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Project Management

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Project Management ­MGMT627
VU
LESSON 19
PROJECT PLANNING (CONTD.)
Broad Contents
Identifying Strategic Project Variables
19.1
Identifying Strategic Project Variables:
The project manager must continually monitor the external environment in order to develop a
well-structured program that can stand up under pressure (for long-range or strategic projects).
These environmental factors play an integral part in planning. The project manager must be able
to identify and evaluate these strategic variables in terms of the future posture of the
organization with regard to constraints on existing resources.
As we know that in the project environment, strategic project planning is performed at the
horizontal hierarchy level, with final approval by upper-level management. There are three
basic guidelines for strategic project planning:
It is extremely important that upper-level management maintain a close involvement with
project teams, especially during the planning phase.
Successful strategic planning must define the authority, responsibility, and roles of the
strategic planning personnel.
Strategic project planning is a job that should be performed by managers, not for them.
In order to ensure the success of the project, all members of the horizontal team must be aware
of those strategic variables that can influence the success or failure of the project plan. The
analysis begins with the environment, subdivided as internal, external, and competitive, as
shown below:
Internal Environment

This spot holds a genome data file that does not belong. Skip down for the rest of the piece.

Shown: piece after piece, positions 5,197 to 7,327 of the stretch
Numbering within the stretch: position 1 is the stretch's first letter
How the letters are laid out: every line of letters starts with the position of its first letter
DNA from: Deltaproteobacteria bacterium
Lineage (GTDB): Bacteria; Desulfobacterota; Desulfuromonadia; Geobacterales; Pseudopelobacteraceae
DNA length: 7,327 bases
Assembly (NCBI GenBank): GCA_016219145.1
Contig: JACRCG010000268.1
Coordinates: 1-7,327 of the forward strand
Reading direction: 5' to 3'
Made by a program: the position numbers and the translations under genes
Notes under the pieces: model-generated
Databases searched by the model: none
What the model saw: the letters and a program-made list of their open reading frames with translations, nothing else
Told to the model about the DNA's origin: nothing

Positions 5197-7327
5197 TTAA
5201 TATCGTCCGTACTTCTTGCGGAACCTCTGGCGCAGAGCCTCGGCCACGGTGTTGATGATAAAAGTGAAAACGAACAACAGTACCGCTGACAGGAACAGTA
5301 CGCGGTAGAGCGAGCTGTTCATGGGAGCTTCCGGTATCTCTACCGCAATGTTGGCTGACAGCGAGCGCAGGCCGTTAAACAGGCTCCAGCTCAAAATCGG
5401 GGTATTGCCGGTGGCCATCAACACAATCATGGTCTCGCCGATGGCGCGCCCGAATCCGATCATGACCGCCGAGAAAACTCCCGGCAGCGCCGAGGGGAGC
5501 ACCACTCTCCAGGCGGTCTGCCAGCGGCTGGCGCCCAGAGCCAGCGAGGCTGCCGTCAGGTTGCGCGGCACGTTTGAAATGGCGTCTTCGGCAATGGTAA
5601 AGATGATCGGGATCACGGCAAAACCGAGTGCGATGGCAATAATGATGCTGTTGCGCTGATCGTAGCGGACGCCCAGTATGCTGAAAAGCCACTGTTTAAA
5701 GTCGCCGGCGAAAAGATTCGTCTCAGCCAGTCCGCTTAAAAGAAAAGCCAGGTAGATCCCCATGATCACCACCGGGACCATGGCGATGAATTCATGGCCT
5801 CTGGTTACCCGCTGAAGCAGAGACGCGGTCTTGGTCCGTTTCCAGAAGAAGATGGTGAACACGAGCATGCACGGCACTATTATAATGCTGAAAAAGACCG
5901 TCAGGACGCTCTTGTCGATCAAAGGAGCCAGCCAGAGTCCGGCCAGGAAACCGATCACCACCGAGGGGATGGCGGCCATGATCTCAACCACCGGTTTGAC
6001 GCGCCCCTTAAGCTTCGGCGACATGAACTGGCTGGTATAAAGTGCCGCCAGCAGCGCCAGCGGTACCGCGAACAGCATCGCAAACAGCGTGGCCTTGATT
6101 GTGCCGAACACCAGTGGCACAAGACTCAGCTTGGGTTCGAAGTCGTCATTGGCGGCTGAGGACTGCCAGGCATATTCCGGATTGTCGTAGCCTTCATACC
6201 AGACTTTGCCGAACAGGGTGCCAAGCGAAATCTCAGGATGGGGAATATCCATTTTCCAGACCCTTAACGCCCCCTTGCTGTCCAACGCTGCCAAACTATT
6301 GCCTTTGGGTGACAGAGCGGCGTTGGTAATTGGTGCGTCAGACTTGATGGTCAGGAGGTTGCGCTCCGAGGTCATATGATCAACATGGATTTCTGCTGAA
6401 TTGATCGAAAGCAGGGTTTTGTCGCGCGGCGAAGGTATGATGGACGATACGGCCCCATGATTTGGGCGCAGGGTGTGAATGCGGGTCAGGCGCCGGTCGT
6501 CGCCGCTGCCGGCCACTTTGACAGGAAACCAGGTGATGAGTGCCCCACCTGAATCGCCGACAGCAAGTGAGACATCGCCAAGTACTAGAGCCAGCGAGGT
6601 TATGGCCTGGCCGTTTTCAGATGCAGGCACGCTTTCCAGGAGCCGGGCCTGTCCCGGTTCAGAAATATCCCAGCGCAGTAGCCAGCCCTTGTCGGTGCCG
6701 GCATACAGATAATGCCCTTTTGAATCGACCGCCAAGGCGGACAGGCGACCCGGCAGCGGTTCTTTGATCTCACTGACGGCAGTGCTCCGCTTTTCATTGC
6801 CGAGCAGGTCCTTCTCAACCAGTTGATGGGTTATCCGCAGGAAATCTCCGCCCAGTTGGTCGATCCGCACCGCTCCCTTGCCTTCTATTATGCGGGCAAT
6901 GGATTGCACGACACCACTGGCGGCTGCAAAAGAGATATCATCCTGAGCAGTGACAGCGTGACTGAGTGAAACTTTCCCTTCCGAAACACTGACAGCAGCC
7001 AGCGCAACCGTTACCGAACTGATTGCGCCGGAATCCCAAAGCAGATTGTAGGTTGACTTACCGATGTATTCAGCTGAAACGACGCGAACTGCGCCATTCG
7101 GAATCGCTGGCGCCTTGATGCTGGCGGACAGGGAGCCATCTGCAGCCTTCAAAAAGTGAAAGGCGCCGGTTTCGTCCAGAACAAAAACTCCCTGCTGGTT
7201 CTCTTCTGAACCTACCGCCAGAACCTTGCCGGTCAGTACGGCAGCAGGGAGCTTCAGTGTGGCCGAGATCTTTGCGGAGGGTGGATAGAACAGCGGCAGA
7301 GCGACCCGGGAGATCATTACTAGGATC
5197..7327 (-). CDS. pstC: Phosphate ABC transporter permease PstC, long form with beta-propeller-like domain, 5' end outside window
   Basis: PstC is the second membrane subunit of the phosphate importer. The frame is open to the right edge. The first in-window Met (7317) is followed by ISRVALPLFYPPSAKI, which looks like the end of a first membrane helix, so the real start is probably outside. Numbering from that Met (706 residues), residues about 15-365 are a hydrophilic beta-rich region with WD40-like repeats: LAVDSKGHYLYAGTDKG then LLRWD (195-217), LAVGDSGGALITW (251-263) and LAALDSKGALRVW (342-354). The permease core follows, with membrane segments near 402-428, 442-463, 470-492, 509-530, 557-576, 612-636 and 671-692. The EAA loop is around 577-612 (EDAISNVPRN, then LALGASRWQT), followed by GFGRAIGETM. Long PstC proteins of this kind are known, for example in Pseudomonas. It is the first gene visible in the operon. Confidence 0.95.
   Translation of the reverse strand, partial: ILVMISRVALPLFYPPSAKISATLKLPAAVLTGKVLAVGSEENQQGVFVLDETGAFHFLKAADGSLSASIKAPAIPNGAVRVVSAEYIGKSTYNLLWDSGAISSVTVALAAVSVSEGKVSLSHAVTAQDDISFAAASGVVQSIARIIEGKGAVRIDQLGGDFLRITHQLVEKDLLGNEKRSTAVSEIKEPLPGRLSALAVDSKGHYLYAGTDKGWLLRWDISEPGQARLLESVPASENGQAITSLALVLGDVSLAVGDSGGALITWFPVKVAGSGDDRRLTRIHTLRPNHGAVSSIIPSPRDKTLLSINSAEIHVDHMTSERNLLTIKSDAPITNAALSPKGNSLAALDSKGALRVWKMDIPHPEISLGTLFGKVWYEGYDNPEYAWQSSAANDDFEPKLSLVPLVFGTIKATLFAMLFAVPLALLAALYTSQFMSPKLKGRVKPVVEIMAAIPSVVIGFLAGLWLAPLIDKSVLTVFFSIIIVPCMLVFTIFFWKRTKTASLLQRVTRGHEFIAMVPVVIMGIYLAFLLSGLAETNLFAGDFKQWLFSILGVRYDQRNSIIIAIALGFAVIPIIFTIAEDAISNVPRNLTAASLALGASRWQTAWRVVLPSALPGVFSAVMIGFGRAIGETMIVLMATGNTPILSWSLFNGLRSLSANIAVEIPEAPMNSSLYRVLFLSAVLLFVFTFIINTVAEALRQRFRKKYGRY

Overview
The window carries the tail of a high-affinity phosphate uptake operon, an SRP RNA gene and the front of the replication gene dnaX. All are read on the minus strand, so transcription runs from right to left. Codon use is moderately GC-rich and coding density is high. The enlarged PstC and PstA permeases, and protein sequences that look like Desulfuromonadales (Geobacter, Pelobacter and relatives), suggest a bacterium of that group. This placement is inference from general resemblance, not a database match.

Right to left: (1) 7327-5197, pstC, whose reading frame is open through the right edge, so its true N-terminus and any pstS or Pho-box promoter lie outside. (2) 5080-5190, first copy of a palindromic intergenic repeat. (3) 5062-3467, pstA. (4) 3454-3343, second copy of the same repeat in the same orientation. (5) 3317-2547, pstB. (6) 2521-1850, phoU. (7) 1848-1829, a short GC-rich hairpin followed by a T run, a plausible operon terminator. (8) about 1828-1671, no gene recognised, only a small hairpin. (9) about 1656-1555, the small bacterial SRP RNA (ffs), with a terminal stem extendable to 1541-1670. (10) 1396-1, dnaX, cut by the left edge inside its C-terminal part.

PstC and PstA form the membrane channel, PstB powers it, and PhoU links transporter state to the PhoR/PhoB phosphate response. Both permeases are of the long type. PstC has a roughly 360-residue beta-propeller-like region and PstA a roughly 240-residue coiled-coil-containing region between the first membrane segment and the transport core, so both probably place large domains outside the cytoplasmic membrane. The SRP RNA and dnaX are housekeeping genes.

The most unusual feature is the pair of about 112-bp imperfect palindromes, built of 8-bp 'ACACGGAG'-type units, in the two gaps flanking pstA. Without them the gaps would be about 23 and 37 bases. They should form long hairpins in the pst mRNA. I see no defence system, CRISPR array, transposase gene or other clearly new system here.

Management skills
Resources
Wage and salary levels
Government freeze on jobs
Minority groups
Layoffs
Sales forecasts
External Environment
Legal
Political
Social
Economic
Technological
Competitive Environment
Industry characteristics
Company requirements and goals
Competitive history
Present competitive activity
Competitive planning
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Project Management ­MGMT627
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-- Return on investment
-- Market share
-- Size and variety of product lines
Competitive Resources
It is important to note here that once the environmental variables are defined, the planning
process continues with the following:
Identification of company strengths and weaknesses
Understanding personal values of top management
Identification of opportunities
Definition of product market
Identification of competitive edge
Establishment of goals, objectives, and standards
Identification of resource deployment
At the program level, complete identification of all strategic variables is not easily obtainable.
However, internal, or operating, variables are readily available to program personnel by virtue
of the structure of the organization. The external variables are normally tracked under the